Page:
Can you imagine a world where your food was grown in (composted) human waste?
A recent study conducted by Hafner et al has confirmed just that human excrement can be used in compost to safely grow vegetables.
The researchers tested three different waste-based fertiliser: two made from human urine, and one called “faecal compost” made entirely out of excrement. The effects were then compared to a commercial organic fertiliser.
The urine fertiliser produced similar or higher yields than the commercial one, while faecal compost produced on average 20-30% lower yields. However, the faecal compost also bolstered soil carbon and could maintain soil fertility for the long term.
In contrast, the exclusive use of artificial fertilisers can destroy soil structure over the long term, downgrading the ability of the soil to grow future crops.
The most sustainable option, the researchers concluded, seems to be combining urine fertiliser and faecal compost together – which can produce yields that are 5-10% lower than those of commercial fertilisers.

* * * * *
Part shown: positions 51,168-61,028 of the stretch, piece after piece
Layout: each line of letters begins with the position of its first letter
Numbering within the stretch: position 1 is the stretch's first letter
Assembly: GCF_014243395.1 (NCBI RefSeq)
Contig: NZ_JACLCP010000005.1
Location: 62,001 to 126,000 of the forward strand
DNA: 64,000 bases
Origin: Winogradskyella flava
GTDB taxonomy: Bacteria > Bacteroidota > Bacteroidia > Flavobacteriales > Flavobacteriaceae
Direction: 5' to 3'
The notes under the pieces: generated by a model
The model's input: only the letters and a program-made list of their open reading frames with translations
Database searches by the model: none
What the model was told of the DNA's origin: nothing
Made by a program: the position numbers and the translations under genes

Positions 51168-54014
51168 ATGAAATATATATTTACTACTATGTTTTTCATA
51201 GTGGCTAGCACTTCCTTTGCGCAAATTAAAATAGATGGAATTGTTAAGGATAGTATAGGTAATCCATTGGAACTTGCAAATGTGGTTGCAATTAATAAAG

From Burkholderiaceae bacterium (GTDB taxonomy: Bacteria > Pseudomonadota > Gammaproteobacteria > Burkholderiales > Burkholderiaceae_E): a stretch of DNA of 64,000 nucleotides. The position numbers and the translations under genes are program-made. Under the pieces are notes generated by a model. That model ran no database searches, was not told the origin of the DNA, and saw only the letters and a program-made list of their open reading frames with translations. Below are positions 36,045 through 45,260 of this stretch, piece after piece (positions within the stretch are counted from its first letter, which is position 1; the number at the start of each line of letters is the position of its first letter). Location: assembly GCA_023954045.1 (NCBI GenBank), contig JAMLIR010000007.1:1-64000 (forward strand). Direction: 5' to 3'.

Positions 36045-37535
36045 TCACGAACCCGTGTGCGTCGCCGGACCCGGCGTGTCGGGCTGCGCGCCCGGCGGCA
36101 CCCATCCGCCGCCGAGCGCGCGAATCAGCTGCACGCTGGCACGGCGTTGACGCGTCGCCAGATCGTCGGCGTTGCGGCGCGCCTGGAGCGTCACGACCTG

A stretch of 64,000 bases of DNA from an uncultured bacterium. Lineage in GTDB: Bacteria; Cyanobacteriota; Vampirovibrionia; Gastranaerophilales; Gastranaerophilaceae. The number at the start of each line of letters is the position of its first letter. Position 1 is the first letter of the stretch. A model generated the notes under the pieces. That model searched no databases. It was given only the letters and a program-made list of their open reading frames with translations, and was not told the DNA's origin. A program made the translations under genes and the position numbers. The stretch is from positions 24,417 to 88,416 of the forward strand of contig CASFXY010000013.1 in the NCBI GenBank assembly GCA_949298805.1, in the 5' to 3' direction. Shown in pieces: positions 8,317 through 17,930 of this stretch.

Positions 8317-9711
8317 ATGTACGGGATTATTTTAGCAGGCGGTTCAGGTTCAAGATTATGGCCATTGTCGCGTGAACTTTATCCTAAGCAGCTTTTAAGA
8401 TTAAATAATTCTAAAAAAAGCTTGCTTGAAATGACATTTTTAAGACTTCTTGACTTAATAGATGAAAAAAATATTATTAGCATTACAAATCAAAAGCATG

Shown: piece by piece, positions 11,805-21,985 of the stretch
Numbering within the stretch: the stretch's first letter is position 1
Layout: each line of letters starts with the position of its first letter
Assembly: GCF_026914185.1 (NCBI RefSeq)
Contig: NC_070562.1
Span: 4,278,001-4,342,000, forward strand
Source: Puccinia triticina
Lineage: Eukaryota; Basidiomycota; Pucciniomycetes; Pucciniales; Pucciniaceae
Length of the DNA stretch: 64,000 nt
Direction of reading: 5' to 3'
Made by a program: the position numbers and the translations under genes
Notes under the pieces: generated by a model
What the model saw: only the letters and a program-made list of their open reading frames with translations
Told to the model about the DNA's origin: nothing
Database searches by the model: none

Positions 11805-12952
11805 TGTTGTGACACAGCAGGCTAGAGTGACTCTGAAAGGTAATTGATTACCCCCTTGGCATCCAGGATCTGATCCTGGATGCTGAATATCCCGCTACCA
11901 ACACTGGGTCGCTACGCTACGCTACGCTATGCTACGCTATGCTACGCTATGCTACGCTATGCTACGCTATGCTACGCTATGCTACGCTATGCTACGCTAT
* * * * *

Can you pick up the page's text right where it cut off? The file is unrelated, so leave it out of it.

From soil tests and chemical analysis of harvested crops, the scientists also concluded that consumers don’t need to worry about health hazards when consuming food (or at least cabbages!) grown with human-waste based compost.
This is not a new idea! Human waste has been used for centuries, as people have long known that it contains essential nutrients needed by plants to grow strong and healthy. However, it has not always been composted – a process which is known to remove many diseases from compost.
Concerns about potential diseases led many countries to abandon the system of collecting night soil in favour of mass sewage collection and processing – sewage which is eventually pumped out to sea.
Artificial fertilisers took their place. These have enabled the world to feed a growing world with better yields – and without them we would likely have to destroy much of our remaining natural environments to do so.
However, all that comes with a cost. Artificial fertilisers are harmful to the environment. They also use mined phosphate, a scarce resource which some scientists think could be exhausted by 2040.
Fortunately, the study showed no health hazards when consuming food grown with this type of compost, making it a safe and viable option for farmers looking to increase their sustainability efforts.
For readers interested in learning more about Humanure, including its history, science and how to make it, I recommend checking out the excellent Humanure Handbook by Joseph Jenkins.